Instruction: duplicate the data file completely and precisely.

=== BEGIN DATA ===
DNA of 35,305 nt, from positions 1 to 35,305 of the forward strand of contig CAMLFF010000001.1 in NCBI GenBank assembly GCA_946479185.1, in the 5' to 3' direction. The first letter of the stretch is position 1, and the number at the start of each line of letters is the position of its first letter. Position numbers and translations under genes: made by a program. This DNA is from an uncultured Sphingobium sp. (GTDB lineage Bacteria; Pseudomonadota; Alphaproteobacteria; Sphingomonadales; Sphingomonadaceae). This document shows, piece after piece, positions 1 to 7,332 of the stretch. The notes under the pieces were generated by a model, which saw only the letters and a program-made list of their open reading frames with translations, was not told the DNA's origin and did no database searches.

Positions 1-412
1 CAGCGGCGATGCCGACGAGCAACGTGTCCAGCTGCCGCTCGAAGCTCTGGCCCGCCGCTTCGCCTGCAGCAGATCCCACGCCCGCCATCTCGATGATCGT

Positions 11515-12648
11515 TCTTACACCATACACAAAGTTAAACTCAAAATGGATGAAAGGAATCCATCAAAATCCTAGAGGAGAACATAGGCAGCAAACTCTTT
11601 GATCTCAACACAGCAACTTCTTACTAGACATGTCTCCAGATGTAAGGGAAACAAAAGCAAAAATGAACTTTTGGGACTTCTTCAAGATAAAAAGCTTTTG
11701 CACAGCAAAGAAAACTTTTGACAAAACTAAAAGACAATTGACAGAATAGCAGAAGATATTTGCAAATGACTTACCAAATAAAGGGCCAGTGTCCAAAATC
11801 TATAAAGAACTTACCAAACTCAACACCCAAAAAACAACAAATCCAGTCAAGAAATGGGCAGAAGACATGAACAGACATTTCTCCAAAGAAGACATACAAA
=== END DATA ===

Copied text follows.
DNA of 35,305 nt, from positions 1 to 35,305 of the forward strand of contig CAMLFF010000001.1 in NCBI GenBank assembly GCA_946479185.1, in the 5' to 3' direction. The first letter of the stretch is position 1, and the number at the start of each line of letters is the position of its first letter. Position numbers and translations under genes: made by a program. This DNA is from an uncultured Sphingobium sp. (GTDB lineage Bacteria; Pseudomonadota; Alphaproteobacteria; Sphingomonadales; Sphingomonadaceae). This document shows, piece after piece, positions 1 to 7,332 of the stretch. The notes under the pieces were generated by a model, which saw only the letters and a program-made list of their open reading frames with translations, was not told the DNA's origin and did no database searches.

Positions 1-412
1 CAGCGGCGATGCCGACGAGCAACGTGTCCAGCTGCCGCTCGAAGCTCTGGCCCGCCGCTTCGCCTGCAGCAGATCCCACGCCCGCCATCTCGATGATCGT

Positions 11515-12648
11515 TCTTACACCATACACAAAGTTAAACTCAAAATGGATGAAAGGAATCCATCAAAATCCTAGAGGAGAACATAGGCAGCAAACTCTTT
11601 GATCTCAACACAGCAACTTCTTACTAGACATGTCTCCAGATGTAAGGGAAACAAAAGCAAAAATGAACTTTTGGGACTTCTTCAAGATAAAAAGCTTTTG
11701 CACAGCAAAGAAAACTTTTGACAAAACTAAAAGACAATTGACAGAATAGCAGAAGATATTTGCAAATGACTTACCAAATAAAGGGCCAGTGTCCAAAATC
11801 TATAAAGAACTTACCAAACTCAACACCCAAAAAACAACAAATCCAGTCAAGAAATGGGCAGAAGACATGAACAGACATTTCTCCAAAGAAGACATACAAA